Standing on the walkway was Dr. Patrick Riley, a pioneer in the field of quantum time effects and the man whose career had shaped Joshua’s life since high school. From the moment he’d come across an entry in his physics book providing a brief summary of Dr. Riley’s work, alongside a photo of a surprisingly handsome man with wavy ash-blond hair and soft, intelligent gray eyes, Joshua had been fascinated by the physicist. He’d looked up everything he could find on Dr. Riley in the school library and soon graduated from reading watered-down descriptions of his experiments in popular magazines to reading the original abstracts in physics journals.
Joshua had never told anyone about his “celebrity crush” on the handsome physicist. He’d come out his sophomore year, and his family had been cool about it. But telling them that he was harboring a crush on a physicist? That seemed epically geeky, even to Joshua. Not that it had stopped him from carrying a small picture of Riley in his wallet, snipped out of one of the journals.
Patrick Riley’s attention was on something in his hand, but as Joshua and Max approached, he thrust the object into his lab coat pocket and closed the curved hatch on Saturn’s side. Then he removed his safety goggles and leaned over the railing, those amazing gray eyes looking directly at Joshua. For a split second, the man seemed… Joshua wasn’t sure. Surprised? But then Riley smiled, revealing dimples in his cheeks that made him seem far younger than his fifty years.
“Dr. Bannon, I presume,” he said with mock formality. “Welcome to Eloi.”
THE first thing that struck Patrick was how strikingly handsome the young Joshua Bannon was. His penetrating blue eyes were set in a face as perfectly sculpted as a Roman statue, and his high brow and angular features were softened only by the sensual curve of his mouth. Even his short, golden-brown hair reminded Patrick of a Roman senator. But almost as quickly as Patrick noted all of this, he sternly admonished himself.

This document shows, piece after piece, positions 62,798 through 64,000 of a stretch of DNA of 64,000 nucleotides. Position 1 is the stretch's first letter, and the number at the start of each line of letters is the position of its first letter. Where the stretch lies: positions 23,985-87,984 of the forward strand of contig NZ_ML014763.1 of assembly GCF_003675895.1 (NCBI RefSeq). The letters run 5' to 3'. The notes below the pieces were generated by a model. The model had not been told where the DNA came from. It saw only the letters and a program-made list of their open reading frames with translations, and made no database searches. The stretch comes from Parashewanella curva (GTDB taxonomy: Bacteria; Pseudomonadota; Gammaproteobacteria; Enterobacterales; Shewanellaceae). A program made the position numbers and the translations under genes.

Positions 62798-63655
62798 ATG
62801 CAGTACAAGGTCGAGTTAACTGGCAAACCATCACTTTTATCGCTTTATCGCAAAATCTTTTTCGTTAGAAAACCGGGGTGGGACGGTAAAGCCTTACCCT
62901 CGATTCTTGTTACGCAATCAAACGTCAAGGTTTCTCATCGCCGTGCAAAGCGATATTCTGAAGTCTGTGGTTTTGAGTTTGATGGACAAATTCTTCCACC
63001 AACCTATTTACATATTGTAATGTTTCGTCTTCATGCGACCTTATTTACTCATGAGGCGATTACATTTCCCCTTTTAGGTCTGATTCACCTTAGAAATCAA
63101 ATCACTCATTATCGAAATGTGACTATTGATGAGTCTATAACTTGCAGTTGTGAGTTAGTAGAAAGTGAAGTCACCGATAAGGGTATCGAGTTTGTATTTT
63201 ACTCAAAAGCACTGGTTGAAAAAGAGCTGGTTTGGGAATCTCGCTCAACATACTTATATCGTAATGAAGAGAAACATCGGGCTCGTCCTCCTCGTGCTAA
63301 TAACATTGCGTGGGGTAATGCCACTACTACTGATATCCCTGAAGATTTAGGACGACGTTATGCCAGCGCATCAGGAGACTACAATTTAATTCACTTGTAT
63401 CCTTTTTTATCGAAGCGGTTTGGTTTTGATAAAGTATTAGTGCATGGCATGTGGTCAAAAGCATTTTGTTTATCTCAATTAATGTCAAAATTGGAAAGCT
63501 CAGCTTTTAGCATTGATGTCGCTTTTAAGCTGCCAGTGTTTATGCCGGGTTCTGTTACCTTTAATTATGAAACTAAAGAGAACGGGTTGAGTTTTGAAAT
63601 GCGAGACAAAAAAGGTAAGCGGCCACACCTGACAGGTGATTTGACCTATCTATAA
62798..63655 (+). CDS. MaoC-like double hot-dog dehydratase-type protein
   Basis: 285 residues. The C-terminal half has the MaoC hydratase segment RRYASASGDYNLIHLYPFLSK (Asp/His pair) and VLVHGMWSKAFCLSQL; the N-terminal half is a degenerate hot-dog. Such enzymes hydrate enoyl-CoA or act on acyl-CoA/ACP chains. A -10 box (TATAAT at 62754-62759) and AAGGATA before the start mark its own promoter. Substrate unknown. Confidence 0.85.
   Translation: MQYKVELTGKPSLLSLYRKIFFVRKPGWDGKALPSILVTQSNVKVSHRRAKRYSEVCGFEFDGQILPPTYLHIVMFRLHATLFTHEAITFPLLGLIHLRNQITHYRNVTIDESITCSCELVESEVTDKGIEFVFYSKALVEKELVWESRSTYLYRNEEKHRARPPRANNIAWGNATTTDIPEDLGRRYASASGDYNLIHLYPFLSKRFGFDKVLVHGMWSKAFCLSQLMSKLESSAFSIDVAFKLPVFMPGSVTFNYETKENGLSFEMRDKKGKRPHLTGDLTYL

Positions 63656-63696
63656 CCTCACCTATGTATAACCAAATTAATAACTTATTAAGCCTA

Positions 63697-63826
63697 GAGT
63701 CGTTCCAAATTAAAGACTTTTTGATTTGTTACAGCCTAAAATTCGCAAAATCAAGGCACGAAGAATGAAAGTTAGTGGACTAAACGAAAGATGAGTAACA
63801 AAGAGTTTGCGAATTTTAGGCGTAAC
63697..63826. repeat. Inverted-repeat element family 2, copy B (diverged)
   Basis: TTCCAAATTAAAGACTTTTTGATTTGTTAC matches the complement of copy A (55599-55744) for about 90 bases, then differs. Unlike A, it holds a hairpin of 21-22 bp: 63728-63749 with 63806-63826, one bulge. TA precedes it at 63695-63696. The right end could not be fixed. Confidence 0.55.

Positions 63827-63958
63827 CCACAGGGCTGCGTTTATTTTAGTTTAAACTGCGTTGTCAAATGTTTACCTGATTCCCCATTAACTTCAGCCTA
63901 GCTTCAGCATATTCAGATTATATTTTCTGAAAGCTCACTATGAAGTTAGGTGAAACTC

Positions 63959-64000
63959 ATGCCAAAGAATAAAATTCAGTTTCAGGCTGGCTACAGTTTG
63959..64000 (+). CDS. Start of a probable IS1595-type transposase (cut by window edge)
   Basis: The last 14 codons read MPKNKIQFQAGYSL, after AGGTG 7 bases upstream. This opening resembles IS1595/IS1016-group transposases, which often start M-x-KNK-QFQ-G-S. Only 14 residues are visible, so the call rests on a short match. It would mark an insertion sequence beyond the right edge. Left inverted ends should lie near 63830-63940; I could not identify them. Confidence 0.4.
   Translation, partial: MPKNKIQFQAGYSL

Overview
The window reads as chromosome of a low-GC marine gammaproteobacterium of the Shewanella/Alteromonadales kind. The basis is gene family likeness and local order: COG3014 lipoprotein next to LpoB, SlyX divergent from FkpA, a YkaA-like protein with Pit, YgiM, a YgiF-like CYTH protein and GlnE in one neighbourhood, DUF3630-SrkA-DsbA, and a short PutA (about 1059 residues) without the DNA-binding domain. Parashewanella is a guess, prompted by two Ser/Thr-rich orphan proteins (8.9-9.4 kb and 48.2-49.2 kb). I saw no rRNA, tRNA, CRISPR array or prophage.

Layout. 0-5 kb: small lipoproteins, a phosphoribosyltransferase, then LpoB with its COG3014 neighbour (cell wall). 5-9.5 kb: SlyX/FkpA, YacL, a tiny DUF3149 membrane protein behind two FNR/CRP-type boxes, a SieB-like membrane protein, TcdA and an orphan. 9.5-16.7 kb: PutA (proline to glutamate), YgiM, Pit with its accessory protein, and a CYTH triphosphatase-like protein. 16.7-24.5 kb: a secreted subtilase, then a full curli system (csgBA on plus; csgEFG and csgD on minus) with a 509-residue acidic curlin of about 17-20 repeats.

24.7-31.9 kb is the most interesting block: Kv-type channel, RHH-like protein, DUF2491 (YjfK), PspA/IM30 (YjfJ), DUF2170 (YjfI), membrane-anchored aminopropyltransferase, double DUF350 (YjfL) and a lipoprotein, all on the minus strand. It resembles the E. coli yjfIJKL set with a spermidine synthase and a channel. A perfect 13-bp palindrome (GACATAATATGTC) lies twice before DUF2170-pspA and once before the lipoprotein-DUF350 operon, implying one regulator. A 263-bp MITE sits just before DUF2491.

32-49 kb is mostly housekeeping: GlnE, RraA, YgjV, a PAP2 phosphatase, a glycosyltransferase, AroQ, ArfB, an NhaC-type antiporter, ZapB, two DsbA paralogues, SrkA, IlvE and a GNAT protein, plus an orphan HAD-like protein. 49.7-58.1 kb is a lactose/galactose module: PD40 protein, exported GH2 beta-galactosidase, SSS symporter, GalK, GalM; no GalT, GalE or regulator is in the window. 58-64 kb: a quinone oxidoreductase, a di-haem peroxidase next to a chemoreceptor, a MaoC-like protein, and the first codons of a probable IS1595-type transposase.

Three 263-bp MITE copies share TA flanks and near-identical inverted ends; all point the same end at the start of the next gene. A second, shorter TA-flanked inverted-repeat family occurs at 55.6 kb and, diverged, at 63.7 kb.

He’s far too young.
True, Joshua was twenty-five and already had his doctorate. There was nothing technically wrong in Patrick finding him attractive. But he felt like a lecherous old man, nonetheless.
“Dr. Riley,” Joshua said, looking up at him. He seemed a bit awestruck, and Max had already warned Patrick that Joshua was a “fan.” Which was yet another reason to put on the brakes. Flirting with a naïve young man with a case of hero worship was definitely not something Patrick felt comfortable doing.
He descended to floor level and offered his hand to Joshua. “Please call me Patrick. If we go around ‘doctoring’ each other all day, it will drive me insane.”
He laughed, but Joshua didn’t seem to find it that amusing. The young man was still holding his hand and looking intently into his eyes, until Patrick was forced to look away uncomfortably.
Patrick tried again, taking his hand away and putting it in the pocket of his lab coat. “Did Max tell you that I read your dissertation on P-CTCs?”
“It was largely a summation of your work,” Joshua replied.
“Up to the point at which we seem to be stuck.” Patrick began walking, and Joshua fell into step beside him. “We’ve succeeded in creating a temporal distortion inside Saturn that fluctuates for a few nanoseconds, but the net result is always null. I thought your ideas on the subject were very fresh, and I’m hoping you’ll give our research a boost.”
“I hope so.”
“Why don’t I give you the grand tour, and then we can discuss what your duties will be over lunch?”
Joshua glanced over his shoulder, perhaps noticing that Max had deserted them. Then he asked, “Do you have other applicants to interview?”
It was a fair question. The research associate opening had been posted all over the physics department at the university. But the other applications had been set aside upon receipt. There hadn’t been any interviews, apart from this one.
Patrick simply said, “No. The job is yours.”